“If you turn your country into a totalitarian surveillance state, there’s always some wrongdoing you can prevent,” said Jay Stanley, a privacy expert with the American Civil Liberties Union. “The balance struck in our Constitution tilts toward liberty, and I think we should keep that value.”Police and private businesses have invested heavily in video surveillance since the Sept. 11, 2001, attacks. Although academics debate whether these cameras create significantly lower crime rates, an overwhelming majority of Americans support them. A Washington Post poll in November found that only 14 percent of those surveyed wanted fewer cameras in public spaces.

But the latest camera systems raise new issues because of their ability to watch vast areas for long periods of time — something even military-grade aerial cameras have struggled to do well.

The military’s most advanced experimental research lab is developing a system that uses hundreds of cellphone cameras to watch 36-square-mile areas. McNutt offers his system — which uses 12 commercially available Canon cameras mounted in an array — as an effective alternative that’s cheap enough for local police departments to afford. He typically charges between $1,500 and $2,000 per hour for his services, including flight time, operation of the command center and the time that analysts spend assisting investigations.

Dayton police were enticed by McNutt’s offer to fly 200 hours over the city for a home-town discount price of $120,000. The city, with about 140,000 people, saw its police force dwindle from more than 400 officers to about 350 in recent years, and there is little hope of reinforcements.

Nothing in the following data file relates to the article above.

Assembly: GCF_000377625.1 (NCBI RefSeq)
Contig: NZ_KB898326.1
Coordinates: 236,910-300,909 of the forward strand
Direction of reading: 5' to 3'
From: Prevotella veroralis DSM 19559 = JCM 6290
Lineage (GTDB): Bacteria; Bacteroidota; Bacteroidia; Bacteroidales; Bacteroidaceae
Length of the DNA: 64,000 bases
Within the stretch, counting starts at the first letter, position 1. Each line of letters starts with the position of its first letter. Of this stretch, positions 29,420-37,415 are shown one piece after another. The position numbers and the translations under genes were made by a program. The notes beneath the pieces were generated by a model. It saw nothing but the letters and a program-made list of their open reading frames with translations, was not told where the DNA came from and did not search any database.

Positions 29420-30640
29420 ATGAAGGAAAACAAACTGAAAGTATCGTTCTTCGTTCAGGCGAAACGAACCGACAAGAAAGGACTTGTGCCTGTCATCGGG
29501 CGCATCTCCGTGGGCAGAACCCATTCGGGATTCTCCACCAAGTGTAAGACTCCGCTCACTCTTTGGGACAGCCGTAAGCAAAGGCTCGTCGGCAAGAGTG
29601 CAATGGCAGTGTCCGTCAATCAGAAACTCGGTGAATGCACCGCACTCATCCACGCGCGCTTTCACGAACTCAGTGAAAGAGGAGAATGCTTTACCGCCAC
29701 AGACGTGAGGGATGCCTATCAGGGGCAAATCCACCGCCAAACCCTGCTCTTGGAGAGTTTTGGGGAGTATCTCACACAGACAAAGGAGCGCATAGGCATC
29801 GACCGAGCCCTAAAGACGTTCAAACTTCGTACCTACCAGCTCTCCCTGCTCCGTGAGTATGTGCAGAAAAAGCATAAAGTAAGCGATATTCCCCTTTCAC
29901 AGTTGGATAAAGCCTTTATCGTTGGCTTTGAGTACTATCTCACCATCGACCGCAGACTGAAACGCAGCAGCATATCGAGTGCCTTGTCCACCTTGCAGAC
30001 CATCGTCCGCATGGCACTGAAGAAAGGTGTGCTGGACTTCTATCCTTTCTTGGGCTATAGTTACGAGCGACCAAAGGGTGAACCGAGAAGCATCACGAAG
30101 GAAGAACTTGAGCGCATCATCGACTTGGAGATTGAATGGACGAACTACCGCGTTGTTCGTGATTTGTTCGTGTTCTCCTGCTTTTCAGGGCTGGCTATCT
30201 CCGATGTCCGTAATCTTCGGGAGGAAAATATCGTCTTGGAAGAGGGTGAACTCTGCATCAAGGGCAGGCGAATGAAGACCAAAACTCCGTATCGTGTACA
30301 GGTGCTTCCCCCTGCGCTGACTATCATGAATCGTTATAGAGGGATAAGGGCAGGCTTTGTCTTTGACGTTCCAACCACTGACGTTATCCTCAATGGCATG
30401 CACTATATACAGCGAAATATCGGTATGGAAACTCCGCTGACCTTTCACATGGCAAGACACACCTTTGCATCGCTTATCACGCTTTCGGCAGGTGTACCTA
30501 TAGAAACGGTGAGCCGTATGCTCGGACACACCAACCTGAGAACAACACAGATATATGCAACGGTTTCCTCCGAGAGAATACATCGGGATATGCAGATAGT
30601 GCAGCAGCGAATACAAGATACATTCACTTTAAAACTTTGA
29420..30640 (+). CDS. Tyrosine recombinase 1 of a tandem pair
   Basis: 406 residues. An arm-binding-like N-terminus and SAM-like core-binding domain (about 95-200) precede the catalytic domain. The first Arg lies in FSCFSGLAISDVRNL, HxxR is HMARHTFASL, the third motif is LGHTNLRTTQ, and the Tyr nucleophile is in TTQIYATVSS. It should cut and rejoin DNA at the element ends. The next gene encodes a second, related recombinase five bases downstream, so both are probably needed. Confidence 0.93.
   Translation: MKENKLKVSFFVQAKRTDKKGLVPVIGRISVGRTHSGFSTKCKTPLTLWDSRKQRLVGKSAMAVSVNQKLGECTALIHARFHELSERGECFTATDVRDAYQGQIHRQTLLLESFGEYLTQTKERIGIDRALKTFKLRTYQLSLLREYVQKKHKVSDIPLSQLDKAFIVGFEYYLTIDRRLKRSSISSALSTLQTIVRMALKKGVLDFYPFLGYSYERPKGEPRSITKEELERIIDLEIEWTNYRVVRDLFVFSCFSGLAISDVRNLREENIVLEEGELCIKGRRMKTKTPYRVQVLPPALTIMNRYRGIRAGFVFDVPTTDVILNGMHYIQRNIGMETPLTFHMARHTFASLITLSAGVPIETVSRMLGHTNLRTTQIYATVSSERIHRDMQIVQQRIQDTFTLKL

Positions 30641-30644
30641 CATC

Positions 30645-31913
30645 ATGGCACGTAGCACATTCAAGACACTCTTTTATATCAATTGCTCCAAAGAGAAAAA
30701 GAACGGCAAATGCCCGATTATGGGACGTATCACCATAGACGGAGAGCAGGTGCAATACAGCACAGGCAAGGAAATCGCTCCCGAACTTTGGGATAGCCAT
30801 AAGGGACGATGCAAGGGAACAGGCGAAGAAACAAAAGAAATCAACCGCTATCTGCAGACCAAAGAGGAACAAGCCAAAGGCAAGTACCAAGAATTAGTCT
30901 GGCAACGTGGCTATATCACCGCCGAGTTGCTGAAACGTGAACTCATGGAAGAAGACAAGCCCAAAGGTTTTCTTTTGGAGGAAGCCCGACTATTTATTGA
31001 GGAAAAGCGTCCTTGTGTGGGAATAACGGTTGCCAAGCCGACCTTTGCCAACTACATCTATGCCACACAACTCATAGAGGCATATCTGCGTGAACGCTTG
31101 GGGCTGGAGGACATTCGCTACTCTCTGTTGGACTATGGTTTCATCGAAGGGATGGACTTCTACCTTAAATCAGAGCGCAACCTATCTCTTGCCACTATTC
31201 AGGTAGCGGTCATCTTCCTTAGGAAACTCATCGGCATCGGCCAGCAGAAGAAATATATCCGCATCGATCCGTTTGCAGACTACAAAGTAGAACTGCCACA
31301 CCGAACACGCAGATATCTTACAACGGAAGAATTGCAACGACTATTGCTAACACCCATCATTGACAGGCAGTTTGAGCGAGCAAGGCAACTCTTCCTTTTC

“We’re not going to get those officers back,” Biehl, the police chief, said. “We have had to use technology as force multipliers.”

Still, the proposed contract, coming during Dayton’s campaign season and amid a wave of revelations about National Security Agency surveillance, sparked resistance. Biehl is looking for a chance to revive the matter. But the new mayor, Nan Whaley, has reservations, both because of the cost and the potential loss of privacy.

“Since 2001, we haven’t had really healthy conversations about personal liberty. It’s starting to bloom about a decade too late,” Whaley said. “I think the conversation needs to continue.”

To that end, the mayor has another idea: She’s encouraging the businesses that own Dayton’s tallest buildings to mount rooftop surveillance cameras capable of continuously monitoring the downtown and nearby neighborhoods. Whaley hopes the businesses would provide the video feeds to the police.

McNutt, it turns out, has cameras for those situations, too, capable of spotting individual people from seven miles away.